WIPO Arbitration and Mediation Center
ADMINISTRATIVE PANEL DECISION
Hunkemöller B.V. v. Top Business Names
Case No. D2011-0362
1. The Parties
Complainant is Hunkemöller B.V. of Hilversum, Netherlands, represented by Novagraaf Nederland B.V., Netherlands.
Respondent is Top Business Names, Domain Administrator of West Bay, Grand Cayman (KY), Guatemala.
2. The Domain Name and Registrar
The disputed domain name <hunkemoeller.com> is registered with Rebel.com Corp.
3. Procedural History
The Complaint was filed with the WIPO Arbitration and Mediation Center (the “Center”) on February 24, 2011. On February 24, 2011, the Center transmitted by email to Rebel.com Corp. a request for registrar verification in connection with the disputed domain name. On February 28, 2011, Rebel.com Corp. transmitted by email to the Center its verification response confirming that Respondent is listed as the registrant and providing the contact details.
The Center verified that the Complaint satisfied the formal requirements of the Uniform Domain Name Dispute Resolution Policy (the “Policy” or “UDRP”), the Rules for Uniform Domain Name Dispute Resolution Policy (the “Rules”), and the WIPO Supplemental Rules for Uniform Domain Name Dispute Resolution Policy (the “Supplemental Rules”).
In accordance with the Rules, paragraphs 2(a) and 4(a), the Center formally notified Respondent of the Complaint, and the proceedings commenced on March 1, 2011. In accordance with the Rules, paragraph 5(a), the due date for Response was March 21, 2011. Respondent did not submit any response. Accordingly, the Center notified Respondent’s default on March 22, 2011.
The Center appointed Eduardo Machado as the sole panelist in this matter on March 30, 2011. The Panel finds that it was properly constituted. The Panel has submitted the Statement of Acceptance and Declaration of Impartiality and Independence, as required by the Center to ensure compliance with the Rules, paragraph 7.
4. Factual Background
Complainant, Hunkemöller B.V., is a large international lingerie, nightwear and swimwear chain with more than 400 stores worldwide. Hunkemöller B.V. is a market leader in the Benelux and sells, designs and produces products exclusively under its own brand name Hunkemöller. Pursuant to registrations filed at the Benelux Office for Intellectual Property, The Office of Harmonization for the Internal Market (OHIM) and the World Intellectual Property Organization (WIPO), Hunkemöller B.V is the owner of several trademarks, including but not limited to the trademark HUNKEMÖLLER.
Hunkemöller B.V. holds trade name rights for at least 20 years in the name Hunkemöller in various countries.
Hunkemöller B.V. also owns inter alia the domain names <hunkemuller.com> and <hunkemoller.com> since 1999/2000.
5. Parties’ Contentions
Complainant argues that when its HUNKEMÖLLER trademarks, trade name and domain name are compared with the disputed domain name there is no doubt that the signs are confusingly similar.
Complainant further argues that as the “ö” is often referred to as “oe” in digital script, the similarity increases and it might even be considered that the signs “hunkemöller” and “hunkemoeller” are identical. Complainant also argues that consumers who are exposed to this domain name will be confused in a direct and/or indirect manner in regard to the origin of the owner of the domain name or website and most likely will assume that Complainant owns/operates the domain name/website.
Complainant states that the registration and use of the disputed domain name constitutes a clear infringement of the Complainant’s trade name Hunkemöller according to the Dutch Trade Name Act and article 6:162 of the Dutch Civil Code and also constitutes an infringement of Hunkemöller’s trademark rights according to the Benelux Convention of Intellectual Property and the Community Trademark Regulation because of the creation of a risk of confusion and/or the gaining of an unfair advantage or the creation of a detrimental effect in relation to the reputation and/or distinctive character of Hunkemöller B.V.’s trademarks HUNKEMÖLLER.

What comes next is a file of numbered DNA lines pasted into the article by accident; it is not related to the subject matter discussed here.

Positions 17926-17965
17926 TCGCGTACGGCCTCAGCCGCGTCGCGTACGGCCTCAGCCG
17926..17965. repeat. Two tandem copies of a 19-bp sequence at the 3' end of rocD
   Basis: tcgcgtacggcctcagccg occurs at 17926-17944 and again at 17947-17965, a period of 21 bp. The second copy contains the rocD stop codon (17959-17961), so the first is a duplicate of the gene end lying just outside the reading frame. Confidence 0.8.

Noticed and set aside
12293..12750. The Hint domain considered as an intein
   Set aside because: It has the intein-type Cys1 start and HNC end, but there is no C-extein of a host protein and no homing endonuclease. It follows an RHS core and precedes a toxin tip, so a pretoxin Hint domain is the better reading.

Complainant informed that on February 3, 2011 it summoned Respondent to assign the disputed domain name, but Complainant never received any response.
Complainant asserts that Respondent has no rights or legitimate interests in the disputed domain name. Complainant argues that Respondent has no trade name rights in the name “hunkemoeller” and does not own any trademark registrations for “hunkemoeller” and has never been known under the name “hunkemoeller”. Also, Complainant alleges that Respondent has registered and is using the disputed domain name without permission of Complainant and that Respondent is not a licensee of Complainant.
Complainant further argues that Respondent never used the disputed domain name in good faith for a bona fide offering of goods and services. Complainant states that the use of the disputed domain name can not be described as legitimate non commercial use of the domain name because the website operated under the disputed domain name is merely a so called “pay-per- click” site with a circulating display of sponsored links for all kinds of products and services, including links to competitors of Complainant, to the website of Complainant itself (without permission), and to sex related companies.
Additionally, Complainant argues that Respondent was or should have been aware of the trade name and trademark rights of Complainant before registering the disputed domain name, as Complainant has been using its distinctive trade name well before the domain name registration date; furthermore, all of the above-mentioned distinctive trademarks and domain names of Complainant were registered prior to registration of the disputed domain name.
Complainant argues that the disputed domain name was registered in bad faith because it is clear that the aim of the registration was to take advantage of the confusion between the disputed domain name and the Complainant rights to the name/trademark HUNKEMÖLLER.
Complainant also argues that the disputed domain name has been or is being used for commercial gain as is clearly shown by the offering of several sponsored links or pay-per click references. This commercial use of the disputed domain name is accomplished by attracting Internet users to a website of Respondent or other online location through the likelihood of confusion which arises with the trademark or trade name of Complainant. Confusion arises for example in regard to the source, sponsorship, affiliation or endorsement of the website which is operated under the disputed domain name.